"Noise Spectra in Vibratory Gyros: the Case for Modal Tuning"

Robert M’Closkey, Department of Mechanical and Aerospace Engineering, UCLA

Vibratory gyros that achieve sub degree-per-hour bias instability typically exploit frequency matching of the coriolis-coupled modes within the resonant structure. High quality factors are desired in order to boost the signal-to-noise ratio but this places stringent requirements on the degree of frequency detuning that can be tolerated. Furthermore, the coriolis-coupled modes are ideally isolated from case motion but, in practice, coupling to case linear acceleration does exist and will produce spurious rate signals, especially in high Q resonators. After an overview of how various noise sources contribute to the rate measurement spectrum, I will introduce some recent advances in the art of modifying the gyro dynamics via mass perturbation of the resonator that can simultaneously frequency tune and decouple the modes which are exploited for rate detection.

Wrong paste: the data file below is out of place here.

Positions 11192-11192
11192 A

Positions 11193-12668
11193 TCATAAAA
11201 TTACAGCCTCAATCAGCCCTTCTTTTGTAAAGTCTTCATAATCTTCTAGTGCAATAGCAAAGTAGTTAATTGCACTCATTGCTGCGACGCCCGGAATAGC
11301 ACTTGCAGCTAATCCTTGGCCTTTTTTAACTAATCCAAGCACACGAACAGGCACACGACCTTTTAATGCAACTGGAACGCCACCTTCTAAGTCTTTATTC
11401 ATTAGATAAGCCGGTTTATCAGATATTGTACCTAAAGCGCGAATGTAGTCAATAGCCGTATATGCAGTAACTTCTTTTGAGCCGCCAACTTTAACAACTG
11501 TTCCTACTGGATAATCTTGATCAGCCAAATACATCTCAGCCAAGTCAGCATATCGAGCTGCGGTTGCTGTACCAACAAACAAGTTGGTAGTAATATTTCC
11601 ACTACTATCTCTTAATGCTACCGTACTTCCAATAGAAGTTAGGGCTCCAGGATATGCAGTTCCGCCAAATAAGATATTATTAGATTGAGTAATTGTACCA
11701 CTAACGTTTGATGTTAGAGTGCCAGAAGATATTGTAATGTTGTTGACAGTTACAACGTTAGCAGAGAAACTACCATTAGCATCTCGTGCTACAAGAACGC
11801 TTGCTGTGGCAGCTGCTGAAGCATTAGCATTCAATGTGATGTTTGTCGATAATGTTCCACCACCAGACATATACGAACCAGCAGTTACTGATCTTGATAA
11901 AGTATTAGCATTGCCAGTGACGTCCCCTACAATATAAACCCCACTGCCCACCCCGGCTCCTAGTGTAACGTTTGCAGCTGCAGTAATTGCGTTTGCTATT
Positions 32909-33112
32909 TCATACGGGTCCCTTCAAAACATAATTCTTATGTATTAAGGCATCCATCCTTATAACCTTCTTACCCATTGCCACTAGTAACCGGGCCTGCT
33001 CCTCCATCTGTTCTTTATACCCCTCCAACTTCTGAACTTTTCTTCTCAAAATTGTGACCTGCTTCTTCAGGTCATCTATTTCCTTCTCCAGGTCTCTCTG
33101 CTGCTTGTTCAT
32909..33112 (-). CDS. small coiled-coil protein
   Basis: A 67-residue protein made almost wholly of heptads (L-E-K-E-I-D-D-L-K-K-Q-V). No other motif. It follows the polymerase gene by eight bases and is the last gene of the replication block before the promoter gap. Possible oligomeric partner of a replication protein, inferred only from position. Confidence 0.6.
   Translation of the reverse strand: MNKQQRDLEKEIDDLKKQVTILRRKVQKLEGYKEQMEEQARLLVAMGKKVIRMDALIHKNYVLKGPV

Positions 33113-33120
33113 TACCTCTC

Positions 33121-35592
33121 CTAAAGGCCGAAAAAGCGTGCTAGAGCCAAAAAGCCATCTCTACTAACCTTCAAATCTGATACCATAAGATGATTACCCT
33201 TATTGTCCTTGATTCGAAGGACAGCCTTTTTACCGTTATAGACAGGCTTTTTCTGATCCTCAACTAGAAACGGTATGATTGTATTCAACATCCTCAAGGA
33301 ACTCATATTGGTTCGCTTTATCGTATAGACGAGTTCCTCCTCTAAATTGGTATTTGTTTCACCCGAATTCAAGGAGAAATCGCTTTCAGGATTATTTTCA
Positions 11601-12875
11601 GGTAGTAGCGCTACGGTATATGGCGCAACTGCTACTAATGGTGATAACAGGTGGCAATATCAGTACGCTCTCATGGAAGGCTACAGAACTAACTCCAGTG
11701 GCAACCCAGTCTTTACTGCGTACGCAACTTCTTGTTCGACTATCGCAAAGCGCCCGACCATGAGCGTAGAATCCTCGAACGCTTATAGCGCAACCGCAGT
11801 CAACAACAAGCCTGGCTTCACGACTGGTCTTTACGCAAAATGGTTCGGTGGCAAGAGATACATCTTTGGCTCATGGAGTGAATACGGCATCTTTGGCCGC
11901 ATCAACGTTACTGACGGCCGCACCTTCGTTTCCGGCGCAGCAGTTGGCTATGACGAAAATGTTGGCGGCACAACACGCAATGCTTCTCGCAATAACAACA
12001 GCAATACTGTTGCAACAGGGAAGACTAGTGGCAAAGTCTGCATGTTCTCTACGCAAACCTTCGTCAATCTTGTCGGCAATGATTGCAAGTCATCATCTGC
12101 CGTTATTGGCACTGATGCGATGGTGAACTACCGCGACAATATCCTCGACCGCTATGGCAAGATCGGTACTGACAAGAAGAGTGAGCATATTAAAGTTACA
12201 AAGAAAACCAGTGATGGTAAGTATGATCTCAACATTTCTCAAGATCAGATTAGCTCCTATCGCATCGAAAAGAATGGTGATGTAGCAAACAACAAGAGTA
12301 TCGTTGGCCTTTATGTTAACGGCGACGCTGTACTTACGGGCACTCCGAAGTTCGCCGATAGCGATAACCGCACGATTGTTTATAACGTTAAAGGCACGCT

Robert M’Closkey received his PhD in 1995 from the Department of Mechanical Engineering, California Institute of Technology, under the guidance of Richard Murray. After a half-year visiting position at UC Berkeley with Andy Packard he joined the Mechanical and Aerospace Engineering Department at UCLA where he is currently a Professor. He received the NSF Career Award in 1999 and has several teaching awards from UCLA’s School of Engineering.

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